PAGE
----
Motivational speakers will tell you to envision the impossible; AZM goes beyond that. She enacts it. She conjures it up casually.
There’s a moment in her match against Mei Suruga at the STARDOM Cinderella Tournament Final where AZM showed that power off. AZM had sprinted into the corner, sprung from the second ropes to the top ropes like Super Mario leaping from one floating brick to another, but arrived there off balance, teetering. She scooted her feet closer, bouncing, balancing until her launch point was ready. Then, the High Speed Bomb Girl dove out onto the floor to flatten Suruga.
She did it all so effortlessly, so quickly, like a kid messing around on playground equipment.
Many a wrestler would have slipped off the ropes. Some would have tumbled over. With all that momentum, who could blame them? But AZM does not adhere to the laws of physics. The STARDOM teenage sensation wrestles a style that is sonic boom fast, brilliantly athletic, as graceful as an eagle.
To watch her wrestle is to be impressed by her physical gifts and kinetic artistry, to be blown away time and time again.
That’s the same kind of feeling I had when I first listened to German speed metal band Kreator. I was a painfully gangly teenager in the early stages of learning how to play guitar. My callused fingers were doing some nifty things, but nothing like the bullet train riffs from songs like When the Sun Burns Red and World Beyond. These guys seemed to be playing 600 times faster than a normal human. And they were doing so without sacrificing precision. Even blazing ahead at 190-plus beats per minute, everything remained crisp and perfect.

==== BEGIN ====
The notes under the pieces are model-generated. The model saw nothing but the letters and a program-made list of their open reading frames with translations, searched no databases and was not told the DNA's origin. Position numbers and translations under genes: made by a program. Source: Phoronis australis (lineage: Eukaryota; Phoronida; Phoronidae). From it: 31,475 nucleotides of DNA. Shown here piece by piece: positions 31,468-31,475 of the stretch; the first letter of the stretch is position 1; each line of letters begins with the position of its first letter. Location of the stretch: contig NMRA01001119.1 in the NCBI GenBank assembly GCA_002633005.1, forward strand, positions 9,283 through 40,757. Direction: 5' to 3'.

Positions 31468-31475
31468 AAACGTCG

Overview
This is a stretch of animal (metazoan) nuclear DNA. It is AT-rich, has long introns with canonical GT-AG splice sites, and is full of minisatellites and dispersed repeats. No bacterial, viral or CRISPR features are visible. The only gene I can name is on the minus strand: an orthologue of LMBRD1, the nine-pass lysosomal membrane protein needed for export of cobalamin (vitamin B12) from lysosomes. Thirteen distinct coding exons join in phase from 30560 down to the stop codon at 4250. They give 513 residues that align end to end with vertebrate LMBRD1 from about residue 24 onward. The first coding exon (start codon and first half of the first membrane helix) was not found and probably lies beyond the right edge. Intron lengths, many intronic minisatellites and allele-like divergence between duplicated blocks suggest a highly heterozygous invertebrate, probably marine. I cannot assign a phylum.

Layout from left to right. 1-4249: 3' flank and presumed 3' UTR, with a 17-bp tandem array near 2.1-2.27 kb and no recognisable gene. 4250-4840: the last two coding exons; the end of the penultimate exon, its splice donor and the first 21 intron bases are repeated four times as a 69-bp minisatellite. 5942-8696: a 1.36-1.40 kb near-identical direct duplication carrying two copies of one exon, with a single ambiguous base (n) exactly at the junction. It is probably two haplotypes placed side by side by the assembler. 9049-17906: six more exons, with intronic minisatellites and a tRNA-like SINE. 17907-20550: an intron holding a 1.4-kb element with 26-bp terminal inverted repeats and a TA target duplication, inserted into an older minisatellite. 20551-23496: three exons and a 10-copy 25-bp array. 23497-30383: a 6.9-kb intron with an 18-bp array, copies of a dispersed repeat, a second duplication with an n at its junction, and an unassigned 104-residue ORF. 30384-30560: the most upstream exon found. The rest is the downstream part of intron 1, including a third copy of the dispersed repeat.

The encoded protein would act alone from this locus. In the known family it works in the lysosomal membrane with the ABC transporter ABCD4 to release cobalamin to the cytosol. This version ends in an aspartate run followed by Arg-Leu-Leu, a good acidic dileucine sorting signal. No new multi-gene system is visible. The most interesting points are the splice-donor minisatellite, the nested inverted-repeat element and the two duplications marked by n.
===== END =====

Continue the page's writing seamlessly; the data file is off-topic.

That’s sums up AZM’s ring style, too. Dazzling speed plus impeccable technical skill.
To explore that unexpected connection between German speed metal band and STARDOM High Speed champ, let’s revisit some of her recent standout matches, paralleling each one with a Kreator song. We travel from AZM and Momo Watanabe’s Korakuen Hall main event back in January to the early stages of the Cinderella tourney.
AZM vs. Momo Watanabe (Lion with Eagle Wings)
January 8, Stardom New Years Stars
AZM could easily snatch a line from the pre-chorus of “Lion with Eagle Wings” and make it her rallying cry: “Nothing can touch me as I fly.”
That feels especially true in 2022 where AZM’s dynamism has grown even more special. No longer is the discussion surrounding her all about potential. It’s about the present. She is flying, around the ring and flying toward mega-stardom. We saw that as early this year as this main event of a Korakuen Hall show.
“Lion with Eagle Wings” takes a few beats to kick in, and then once it does it’s a sprinting antelope. It is relentless. It’s the ideal soundtrack to AZM and Momo’s speedy offense, to their strike exchanges, to some of the fastest rope running you’ll ever see.
AZM starts by kicking Momo’s hand away and firing off a dropkick. Then she is off and running, a charging force of nature much like that winged creature Kreator speaks of in this song.
Both the song and the match feel big, a spectacle. This Kreator track uses a rampaging solo to create that effect. AZM and Momo do that with brawling at ringside, and eventually Momo abusing her opponent to the point the ref had to stop the action.
AZM vs. Starlight Kid (Dystopia)
February 23, Stardom Cinderella Journey in Nagaoka
An absolute masterpiece unfolded when AZM dethroned Starlight Kid for the Stardom High Speed Championship.